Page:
In other words, I set up a Python array of tuples like the 5100's registers and carefully manipulated them step-by-step in the same way the machine instructions from the CRC update routine do. I still have no idea how this code works, and there's no reason I'll ever need to learn.
Time to find out whether my decoding has succeeded:
Sure enough. Just like that, the IBM 5100 non-executable APL ROS is "officially" recovered as the 96 KiB at the beginning of the binary data "undumped" by our ensemble of neural networks. A slightly more complicated exploration procedure was required to understand the layout of the raw BASIC/common ROS data (see the data supplement for details), but before long this was recovered as well.
Code used by this step:
- assembly_to_binary.py: Compile tally databases from Stage 10 into binary data.
- finalise.sh: Assemble the final ROS data files from the "raw" binary files derived from the tally databases.
- binary_check.py: Perform the 5100's own 16-bit CRC integrity check on binary data.
# Compile tally databases into "raw" binary data files for the APL and # BASIC/common non-executable ROS. ./assembly_to_binary.py assembly_APL_LROS_* > binary_APL_LROS_raw_undump.bin ./assembly_to_binary.py assembly_BCom_* > binary_BCom_raw_undump.bin # Extract actual ROS data from the raw files. ./finalise.sh # Validate the contents of the final recovered data. ./binary_check.py binary_APL_LROS.bin ./binary_check.py binary_BCom.bin
Epilogue: what if we had tried to do all of this with IBM 5100s?
Well, it would have taken a heck of a lot longer---and about a tonne and a half of the machines.
To start, let's take one of the simpler neural networks used in this project---the ordinary feed-forward neural network with three hidden layers of size 50, 40, and 30. Input images have 29 * 16 = 464 pixels, so if we only count multiplications (and not additions or other operations), a single classification operation for a single digit requires
464 50 40 30 x 50 x 40 x 30 x 16 ----- ---- ---- ---- 23200 + 2000 + 1200 + 480 = 26880 floating point multiplications.
We have 1,010,070 word images in our dataset and four digits per word image. Evaluating all of the digits therefore requires the computer to multiply over 108 billion times.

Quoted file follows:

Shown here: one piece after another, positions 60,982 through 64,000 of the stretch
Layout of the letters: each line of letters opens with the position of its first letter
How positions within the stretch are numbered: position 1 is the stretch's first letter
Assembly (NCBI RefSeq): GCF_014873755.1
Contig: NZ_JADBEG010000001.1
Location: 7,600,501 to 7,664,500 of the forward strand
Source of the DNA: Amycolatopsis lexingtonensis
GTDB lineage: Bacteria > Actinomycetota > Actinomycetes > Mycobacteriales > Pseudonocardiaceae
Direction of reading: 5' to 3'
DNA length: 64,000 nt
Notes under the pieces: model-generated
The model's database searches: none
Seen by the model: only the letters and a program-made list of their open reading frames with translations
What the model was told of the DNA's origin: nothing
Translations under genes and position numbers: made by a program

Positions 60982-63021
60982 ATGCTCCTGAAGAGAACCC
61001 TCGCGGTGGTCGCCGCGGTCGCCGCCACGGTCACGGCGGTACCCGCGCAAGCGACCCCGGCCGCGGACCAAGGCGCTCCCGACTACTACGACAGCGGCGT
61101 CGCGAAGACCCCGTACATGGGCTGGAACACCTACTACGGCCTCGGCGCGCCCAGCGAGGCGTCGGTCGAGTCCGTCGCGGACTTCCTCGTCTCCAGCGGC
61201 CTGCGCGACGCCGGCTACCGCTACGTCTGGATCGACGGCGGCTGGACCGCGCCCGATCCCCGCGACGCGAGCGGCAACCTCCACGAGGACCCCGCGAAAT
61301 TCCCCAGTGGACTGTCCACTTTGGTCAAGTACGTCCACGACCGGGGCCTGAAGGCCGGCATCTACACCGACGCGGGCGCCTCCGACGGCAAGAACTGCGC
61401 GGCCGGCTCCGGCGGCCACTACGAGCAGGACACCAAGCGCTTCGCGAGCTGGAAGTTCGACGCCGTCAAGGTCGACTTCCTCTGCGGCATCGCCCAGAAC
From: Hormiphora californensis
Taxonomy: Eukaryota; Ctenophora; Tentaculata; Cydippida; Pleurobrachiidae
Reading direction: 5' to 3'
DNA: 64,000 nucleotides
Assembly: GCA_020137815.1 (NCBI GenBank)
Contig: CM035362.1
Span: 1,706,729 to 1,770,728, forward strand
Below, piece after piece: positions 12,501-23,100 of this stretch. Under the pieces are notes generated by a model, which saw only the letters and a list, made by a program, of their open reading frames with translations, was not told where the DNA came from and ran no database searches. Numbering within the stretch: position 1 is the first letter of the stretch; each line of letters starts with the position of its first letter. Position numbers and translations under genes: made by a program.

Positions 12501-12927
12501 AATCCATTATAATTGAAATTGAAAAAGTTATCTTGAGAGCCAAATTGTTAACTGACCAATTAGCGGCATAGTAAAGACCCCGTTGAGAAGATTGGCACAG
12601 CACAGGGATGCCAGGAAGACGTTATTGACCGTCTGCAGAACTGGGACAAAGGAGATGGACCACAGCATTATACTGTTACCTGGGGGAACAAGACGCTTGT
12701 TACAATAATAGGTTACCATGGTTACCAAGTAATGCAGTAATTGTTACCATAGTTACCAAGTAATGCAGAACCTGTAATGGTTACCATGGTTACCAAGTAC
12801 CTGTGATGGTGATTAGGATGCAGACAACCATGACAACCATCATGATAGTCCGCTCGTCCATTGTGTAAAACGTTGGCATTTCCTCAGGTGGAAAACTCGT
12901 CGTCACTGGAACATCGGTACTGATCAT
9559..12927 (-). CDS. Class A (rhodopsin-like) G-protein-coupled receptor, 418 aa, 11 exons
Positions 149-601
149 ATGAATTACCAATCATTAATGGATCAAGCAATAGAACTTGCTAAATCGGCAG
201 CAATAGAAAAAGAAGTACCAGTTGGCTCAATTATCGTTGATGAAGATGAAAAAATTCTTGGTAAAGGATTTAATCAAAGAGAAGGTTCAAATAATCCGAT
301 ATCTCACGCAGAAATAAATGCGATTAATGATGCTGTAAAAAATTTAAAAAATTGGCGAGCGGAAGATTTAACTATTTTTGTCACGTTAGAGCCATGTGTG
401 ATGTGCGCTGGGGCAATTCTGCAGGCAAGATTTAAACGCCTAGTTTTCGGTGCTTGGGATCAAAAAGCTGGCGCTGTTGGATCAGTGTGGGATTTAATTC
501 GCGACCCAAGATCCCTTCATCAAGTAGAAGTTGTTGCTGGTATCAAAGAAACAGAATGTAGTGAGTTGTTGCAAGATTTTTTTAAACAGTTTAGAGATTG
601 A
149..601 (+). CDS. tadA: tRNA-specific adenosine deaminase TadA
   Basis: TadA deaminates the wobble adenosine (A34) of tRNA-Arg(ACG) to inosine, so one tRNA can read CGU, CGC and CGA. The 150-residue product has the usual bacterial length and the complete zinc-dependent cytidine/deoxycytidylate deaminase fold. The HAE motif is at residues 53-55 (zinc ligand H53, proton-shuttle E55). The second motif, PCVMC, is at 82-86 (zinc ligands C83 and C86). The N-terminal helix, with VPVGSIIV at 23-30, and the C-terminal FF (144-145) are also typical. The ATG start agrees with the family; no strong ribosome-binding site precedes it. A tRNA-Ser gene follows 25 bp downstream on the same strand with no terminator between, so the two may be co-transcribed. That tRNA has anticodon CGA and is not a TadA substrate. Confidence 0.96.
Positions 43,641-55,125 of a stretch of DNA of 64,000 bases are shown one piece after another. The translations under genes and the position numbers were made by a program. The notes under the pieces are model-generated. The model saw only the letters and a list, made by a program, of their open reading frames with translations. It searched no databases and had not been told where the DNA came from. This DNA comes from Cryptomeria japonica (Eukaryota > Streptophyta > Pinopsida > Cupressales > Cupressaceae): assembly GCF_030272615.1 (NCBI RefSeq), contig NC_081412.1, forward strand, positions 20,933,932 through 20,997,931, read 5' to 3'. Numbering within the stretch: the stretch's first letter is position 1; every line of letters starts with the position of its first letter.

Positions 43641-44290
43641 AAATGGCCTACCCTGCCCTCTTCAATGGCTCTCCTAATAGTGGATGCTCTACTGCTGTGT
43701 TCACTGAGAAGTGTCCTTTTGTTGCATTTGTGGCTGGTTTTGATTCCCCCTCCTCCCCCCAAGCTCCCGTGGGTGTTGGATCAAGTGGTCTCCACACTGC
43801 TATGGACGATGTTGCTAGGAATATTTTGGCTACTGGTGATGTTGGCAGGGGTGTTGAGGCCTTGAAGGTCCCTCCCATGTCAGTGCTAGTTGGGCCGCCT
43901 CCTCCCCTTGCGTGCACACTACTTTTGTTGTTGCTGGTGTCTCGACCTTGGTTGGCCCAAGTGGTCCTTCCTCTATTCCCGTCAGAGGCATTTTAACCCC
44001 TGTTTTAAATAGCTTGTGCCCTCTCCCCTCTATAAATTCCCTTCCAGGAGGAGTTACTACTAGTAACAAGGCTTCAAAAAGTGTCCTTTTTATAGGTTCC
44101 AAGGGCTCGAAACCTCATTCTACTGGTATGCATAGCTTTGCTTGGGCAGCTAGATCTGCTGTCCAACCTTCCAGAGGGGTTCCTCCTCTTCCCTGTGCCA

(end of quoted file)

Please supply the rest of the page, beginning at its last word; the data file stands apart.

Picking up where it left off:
The IBM 5100's processor runs at just under 2 MHz, and if we assume that each instruction takes one cycle (which I suspect is unlikely), that's 500ns per operation. The processor's arithmetic unit only handles eight-bit integers---larger ones must be processed piecemeal---and it possesses no integer multiplication or division operations. Don't even think about floating point numbers: you do all of that in software. How? Well, some Googling suggests that similarly-impoverished microcontroller programmers sometimes use a technique called Horner's method, which can do floating point multiplication and division using only additions and bit-shifts. This article shows a microcontroller implementation of multiplication in 32 operations, although it's really multiplication by one hard-coded factor---to change the factor, you would need to rewrite the code. Very well, though, let's generously consider 32 operations a rule-of-thumb (under)estimate of how many operations a 5100 spends to do a floating point multiply, or, in other words, 16 microseconds.
Under these very friendly assumptions, classification of a single digit will take 16us * 26880 = 430.1ms, a bit under half a second. To classify the entire dataset of over four million digits, then, a 5100 would take a little more than twenty days to accomplish the multiplications alone. This only applies, though, if we have a fully-trained neural network; what we also need to know is how long it must have taken our 5100 to arrive at this network in the first place. The training regime in labels_classification.py specifies that our learning procedure carry out up to 10,000 iterations of training on 5,000-image batches sampled from the dataset, so in addition to the million word images to classify at the end, we need to think about the 50,000,000 word images the computer must process during training. That many images takes
20.11 days * 50000000 / 1010070 = 988.88 days = 2.73 years
of multiplying, although our training procedure might stop sooner if it senses that it's doing particularly well. Still, we've been pretty generous in our estimates, so we can probably hedge a bit in the opposite direction too.